# Combination Theorem for Limits of Functions/Quotient Rule

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## Contents

## Theorem

Let $X$ be one of the standard number fields $\Q, \R, \C$.

Let $f$ and $g$ be functions defined on an open subset $S \subseteq X$, except possibly at the point $c \in S$.

Let $f$ and $g$ tend to the following limits:

- $\displaystyle \lim_{x \mathop \to c} \map f x = l$
- $\displaystyle \lim_{x \mathop \to c} \map g x = m$

Then:

- $\displaystyle \lim_{x \mathop \to c} \frac {\map f x} {\map g x} = \frac l m$

provided that $m \ne 0$.

## Proof

Let $\sequence {x_n}$ be any sequence of points of $S$ such that:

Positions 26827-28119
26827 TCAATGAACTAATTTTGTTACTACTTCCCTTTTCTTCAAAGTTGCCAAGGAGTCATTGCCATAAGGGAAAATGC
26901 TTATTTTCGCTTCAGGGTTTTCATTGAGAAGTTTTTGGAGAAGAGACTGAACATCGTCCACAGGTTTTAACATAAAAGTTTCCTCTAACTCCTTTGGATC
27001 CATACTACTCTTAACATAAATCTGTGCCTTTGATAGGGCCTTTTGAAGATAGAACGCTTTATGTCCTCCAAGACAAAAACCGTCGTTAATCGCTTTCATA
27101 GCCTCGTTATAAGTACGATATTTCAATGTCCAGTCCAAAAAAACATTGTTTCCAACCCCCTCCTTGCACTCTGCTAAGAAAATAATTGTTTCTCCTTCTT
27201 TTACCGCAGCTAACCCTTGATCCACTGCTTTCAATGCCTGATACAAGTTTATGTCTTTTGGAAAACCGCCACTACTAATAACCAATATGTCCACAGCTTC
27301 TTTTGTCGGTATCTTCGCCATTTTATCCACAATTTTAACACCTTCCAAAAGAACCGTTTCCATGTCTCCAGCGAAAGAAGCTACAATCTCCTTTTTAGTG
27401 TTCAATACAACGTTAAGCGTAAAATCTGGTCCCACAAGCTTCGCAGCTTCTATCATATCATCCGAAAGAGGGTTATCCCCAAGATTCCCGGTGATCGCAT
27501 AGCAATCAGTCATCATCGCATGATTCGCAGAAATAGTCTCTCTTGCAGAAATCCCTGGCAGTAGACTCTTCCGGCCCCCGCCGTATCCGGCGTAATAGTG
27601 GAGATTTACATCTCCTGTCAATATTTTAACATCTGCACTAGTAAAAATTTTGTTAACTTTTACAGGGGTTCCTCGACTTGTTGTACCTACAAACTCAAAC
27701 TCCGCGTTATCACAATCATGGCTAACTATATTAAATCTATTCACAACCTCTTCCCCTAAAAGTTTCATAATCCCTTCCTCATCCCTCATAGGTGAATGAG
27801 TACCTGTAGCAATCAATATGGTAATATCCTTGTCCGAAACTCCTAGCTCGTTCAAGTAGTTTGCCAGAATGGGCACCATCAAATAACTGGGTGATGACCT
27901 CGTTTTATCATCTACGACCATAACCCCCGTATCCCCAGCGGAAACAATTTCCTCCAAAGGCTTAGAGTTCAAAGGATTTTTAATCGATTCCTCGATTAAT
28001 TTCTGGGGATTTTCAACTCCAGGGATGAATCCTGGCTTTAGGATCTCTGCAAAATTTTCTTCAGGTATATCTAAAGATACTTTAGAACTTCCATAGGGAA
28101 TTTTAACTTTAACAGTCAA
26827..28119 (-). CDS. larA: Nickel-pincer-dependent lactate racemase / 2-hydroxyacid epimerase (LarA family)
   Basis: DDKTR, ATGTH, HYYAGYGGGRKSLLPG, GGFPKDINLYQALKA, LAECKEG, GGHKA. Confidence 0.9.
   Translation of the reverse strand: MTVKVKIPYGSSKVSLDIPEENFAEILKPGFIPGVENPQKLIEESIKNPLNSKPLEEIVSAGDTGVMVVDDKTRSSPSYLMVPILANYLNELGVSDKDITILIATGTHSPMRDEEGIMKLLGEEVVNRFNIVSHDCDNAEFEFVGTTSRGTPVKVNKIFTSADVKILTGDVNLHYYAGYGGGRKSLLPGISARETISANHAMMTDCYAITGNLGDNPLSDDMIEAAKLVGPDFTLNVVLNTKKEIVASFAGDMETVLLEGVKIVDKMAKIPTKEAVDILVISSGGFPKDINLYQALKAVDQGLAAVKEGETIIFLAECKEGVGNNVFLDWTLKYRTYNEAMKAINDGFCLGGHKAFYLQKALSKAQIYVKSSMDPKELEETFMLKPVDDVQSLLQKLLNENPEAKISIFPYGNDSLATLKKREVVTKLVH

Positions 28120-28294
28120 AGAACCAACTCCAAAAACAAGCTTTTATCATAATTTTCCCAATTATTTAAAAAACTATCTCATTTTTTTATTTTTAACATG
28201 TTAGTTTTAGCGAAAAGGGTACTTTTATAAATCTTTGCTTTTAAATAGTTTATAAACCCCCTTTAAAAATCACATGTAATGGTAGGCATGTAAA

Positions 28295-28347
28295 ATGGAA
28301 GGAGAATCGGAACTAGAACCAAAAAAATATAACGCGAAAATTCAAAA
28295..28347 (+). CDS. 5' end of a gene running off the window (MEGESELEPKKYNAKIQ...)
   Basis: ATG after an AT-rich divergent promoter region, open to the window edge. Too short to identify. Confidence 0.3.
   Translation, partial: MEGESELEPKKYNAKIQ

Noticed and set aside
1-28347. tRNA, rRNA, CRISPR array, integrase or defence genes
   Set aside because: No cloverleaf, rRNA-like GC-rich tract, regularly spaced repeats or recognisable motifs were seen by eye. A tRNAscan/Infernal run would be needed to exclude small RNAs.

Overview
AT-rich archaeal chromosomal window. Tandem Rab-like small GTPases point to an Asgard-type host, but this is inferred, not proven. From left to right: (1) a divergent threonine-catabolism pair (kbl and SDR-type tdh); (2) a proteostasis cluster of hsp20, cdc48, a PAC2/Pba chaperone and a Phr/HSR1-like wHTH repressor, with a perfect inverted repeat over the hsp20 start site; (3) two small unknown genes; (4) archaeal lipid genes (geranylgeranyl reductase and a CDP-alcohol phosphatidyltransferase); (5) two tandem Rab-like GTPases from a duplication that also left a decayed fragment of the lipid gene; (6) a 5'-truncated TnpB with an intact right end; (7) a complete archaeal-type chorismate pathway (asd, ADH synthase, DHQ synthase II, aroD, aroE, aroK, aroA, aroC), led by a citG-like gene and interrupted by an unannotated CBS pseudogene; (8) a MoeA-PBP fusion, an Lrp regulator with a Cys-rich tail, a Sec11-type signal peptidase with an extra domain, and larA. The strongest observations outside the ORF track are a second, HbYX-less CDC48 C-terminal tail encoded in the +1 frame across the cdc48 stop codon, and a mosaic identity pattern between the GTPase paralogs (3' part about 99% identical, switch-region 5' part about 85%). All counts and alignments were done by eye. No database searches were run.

- $\forall n \in \N_{>0}: x_n \ne c$
- $\displaystyle \lim_{n \mathop \to \infty} x_n = c$

By Limit of Function by Convergent Sequences:

- $\displaystyle \lim_{n \mathop \to \infty} \map f {x_n} = l$
- $\displaystyle \lim_{n \mathop \to \infty} \map g {x_n} = m$

By the Quotient Rule for Sequences:

- $\displaystyle \lim_{n \mathop \to \infty} \frac {\map f {x_n} } {\map g {x_n} } = \frac l m$

provided that $m \ne 0$.

Applying Limit of Function by Convergent Sequences again, we get:

- $\displaystyle \lim_{x \mathop \to c} \frac {\map f x} {\map g x} = \frac l m$

provided that $m \ne 0$.

$\blacksquare$

## Also see

- L'Hôpital's Rule: for the case where $l = m = 0$

## Sources

- 1947: James M. Hyslop:
*Infinite Series*(3rd ed.) ... (previous) ... (next): Chapter $\text I$: Functions and Limits: $\S 4$: Limits of Functions: Theorem $1 \ \text{(iii)}$ - 1977: K.G. Binmore:
*Mathematical Analysis: A Straightforward Approach*... (previous) ... (next): $\S 8.12 \ \text{(iii)}$